With thousands of authors pounding out new novels every month, many of these gems tend to get lost in the fray. They become over-shadowed by big names like "A Song of Ice and Fire," "Gone Girl," the "Twilight" saga, or most recently, "Me Before You" and "The Girls." I find, though, that just because a book is a best-seller, does not mean that it is an impact book. I finds that many of the best-sellers I have come come across are good, gripping stories, but they are forgetful. I move to the next book and the characters are gone. I slowly forget their names, their problems, the plot, what made the book interesting, and eventually, the book itself.
There are some books, though, written by an array of famous to unknown authors that have stuck with me since I began taking reading seriously. They are books that never left me, that occasionally pop into my subconscious and give me headaches because I can't stop thinking about how much they moved me.
1. "The Lion, the Witch and the Wardrobe" by C.S. Lewis
I vividly remember an elementary school teacher giving me this book to read for a class project. I don't remember their name, but I do remember how much it changed me as a reader. It tells the story of three children who enter the magical land of Narnia, home to talking animals and mythical creatures who have been living under the rule of the evil White Witch. It was the first fantasy book I ever read and it was the first time I ever became attached to a character—Aslan the lion. Spoiler Alert for those who haven't read or seen the movie: when Edmund is sentenced to execution and Aslan offers to take his place and is "killed" by the White Witch, I was devastated. My elementary-aged self never had that kind of reaction to a fictional character's death before, and when it is revealed that Aslan was still alive, I was relieved. It's a book that all children should read, and a perfect way to open the door to the world of fantasy.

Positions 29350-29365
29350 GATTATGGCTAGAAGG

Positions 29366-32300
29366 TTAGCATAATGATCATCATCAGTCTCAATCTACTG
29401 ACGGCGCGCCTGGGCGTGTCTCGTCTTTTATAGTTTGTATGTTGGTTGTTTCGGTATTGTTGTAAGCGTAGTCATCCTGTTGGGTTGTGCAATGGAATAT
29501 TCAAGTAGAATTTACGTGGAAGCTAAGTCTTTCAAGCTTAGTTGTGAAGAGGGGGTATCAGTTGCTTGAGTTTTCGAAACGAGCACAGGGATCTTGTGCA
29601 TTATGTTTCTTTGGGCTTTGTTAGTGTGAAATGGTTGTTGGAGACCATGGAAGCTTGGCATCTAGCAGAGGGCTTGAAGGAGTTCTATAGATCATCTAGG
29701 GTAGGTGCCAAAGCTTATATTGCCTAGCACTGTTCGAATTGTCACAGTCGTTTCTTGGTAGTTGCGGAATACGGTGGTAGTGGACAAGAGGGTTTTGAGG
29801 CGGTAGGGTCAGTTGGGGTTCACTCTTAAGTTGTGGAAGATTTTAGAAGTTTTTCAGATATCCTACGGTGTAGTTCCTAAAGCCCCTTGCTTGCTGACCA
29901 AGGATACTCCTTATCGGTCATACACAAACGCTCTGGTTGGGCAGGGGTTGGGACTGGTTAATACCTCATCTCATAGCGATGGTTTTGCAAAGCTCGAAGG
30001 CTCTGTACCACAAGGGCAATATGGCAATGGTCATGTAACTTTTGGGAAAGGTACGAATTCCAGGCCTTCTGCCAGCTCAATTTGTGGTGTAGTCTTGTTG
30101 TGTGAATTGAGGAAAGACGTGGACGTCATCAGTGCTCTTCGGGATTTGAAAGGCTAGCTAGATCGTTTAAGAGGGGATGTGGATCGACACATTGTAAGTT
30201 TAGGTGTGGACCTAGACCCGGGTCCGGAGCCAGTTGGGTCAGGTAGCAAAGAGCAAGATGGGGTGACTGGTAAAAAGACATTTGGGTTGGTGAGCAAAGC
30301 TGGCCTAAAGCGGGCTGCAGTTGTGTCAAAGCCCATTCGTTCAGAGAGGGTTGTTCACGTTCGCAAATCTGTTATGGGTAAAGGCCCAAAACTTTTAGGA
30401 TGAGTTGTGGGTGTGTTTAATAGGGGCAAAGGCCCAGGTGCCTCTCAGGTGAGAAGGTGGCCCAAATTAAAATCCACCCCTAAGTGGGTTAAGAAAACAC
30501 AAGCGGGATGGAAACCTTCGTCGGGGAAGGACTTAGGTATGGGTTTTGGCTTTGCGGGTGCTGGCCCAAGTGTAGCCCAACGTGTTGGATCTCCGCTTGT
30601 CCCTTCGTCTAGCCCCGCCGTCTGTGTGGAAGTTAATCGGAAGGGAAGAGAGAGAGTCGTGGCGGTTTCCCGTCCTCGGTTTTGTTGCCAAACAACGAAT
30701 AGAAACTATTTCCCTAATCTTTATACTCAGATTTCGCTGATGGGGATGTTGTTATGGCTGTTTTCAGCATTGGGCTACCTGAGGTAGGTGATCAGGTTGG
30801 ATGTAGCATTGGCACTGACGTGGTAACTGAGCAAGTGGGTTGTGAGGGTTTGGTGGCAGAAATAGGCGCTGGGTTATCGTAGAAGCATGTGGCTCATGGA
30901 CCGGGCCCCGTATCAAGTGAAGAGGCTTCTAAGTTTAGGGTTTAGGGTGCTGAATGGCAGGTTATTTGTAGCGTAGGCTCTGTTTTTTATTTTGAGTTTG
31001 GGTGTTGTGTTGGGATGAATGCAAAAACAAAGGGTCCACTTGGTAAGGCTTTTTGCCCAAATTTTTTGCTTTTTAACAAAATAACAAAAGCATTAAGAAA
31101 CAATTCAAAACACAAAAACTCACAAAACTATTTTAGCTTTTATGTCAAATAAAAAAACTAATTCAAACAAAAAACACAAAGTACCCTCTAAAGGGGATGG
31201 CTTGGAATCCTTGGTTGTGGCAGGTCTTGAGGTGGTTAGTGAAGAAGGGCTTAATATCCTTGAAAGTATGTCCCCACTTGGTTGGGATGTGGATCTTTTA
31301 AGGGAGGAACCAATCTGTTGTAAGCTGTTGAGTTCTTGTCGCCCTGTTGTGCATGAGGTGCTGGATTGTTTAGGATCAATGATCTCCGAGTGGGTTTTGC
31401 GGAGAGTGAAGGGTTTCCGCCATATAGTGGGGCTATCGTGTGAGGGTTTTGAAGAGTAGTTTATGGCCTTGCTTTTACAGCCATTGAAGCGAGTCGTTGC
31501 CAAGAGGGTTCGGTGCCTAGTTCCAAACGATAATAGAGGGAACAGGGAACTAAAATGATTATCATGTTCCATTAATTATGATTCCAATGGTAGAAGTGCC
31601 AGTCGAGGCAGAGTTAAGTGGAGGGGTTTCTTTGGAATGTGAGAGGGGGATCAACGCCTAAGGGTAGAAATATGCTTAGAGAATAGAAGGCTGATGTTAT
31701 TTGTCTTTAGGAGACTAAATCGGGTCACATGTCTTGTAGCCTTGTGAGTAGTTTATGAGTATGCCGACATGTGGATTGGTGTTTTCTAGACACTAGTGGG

2. "The Host" by Stephanie Meyer
I had "Twilight" fever when I read this book, but by the time I was finished with "The Host," I had forgotten all about the Bella, Edward and Jacob drama. This book is far superior to Meyer's more famous saga. It tells the story of a post-apocalyptic earth that has been invaded by a parasitic alien race known as "souls." It follows the story of Wanderer, aka Wanda, who has been placed inside of human Melanie, who is part of a rebel group of humans hiding out in the desert. Unknown to Wanda, Melanie's subconscious is still alive and fighting to reclaim control of her body. The thing that stuck with me about this book wasn't the love triangle Meyer formed when Wanda meets Melanie's love, Jared, but ends up falling in love with fellow rebel Ian (two girls, one body, two guys). It's the relationship that Wanda forms with Melanie throughout the story that leads to a conclusion I still think about almost seven years later.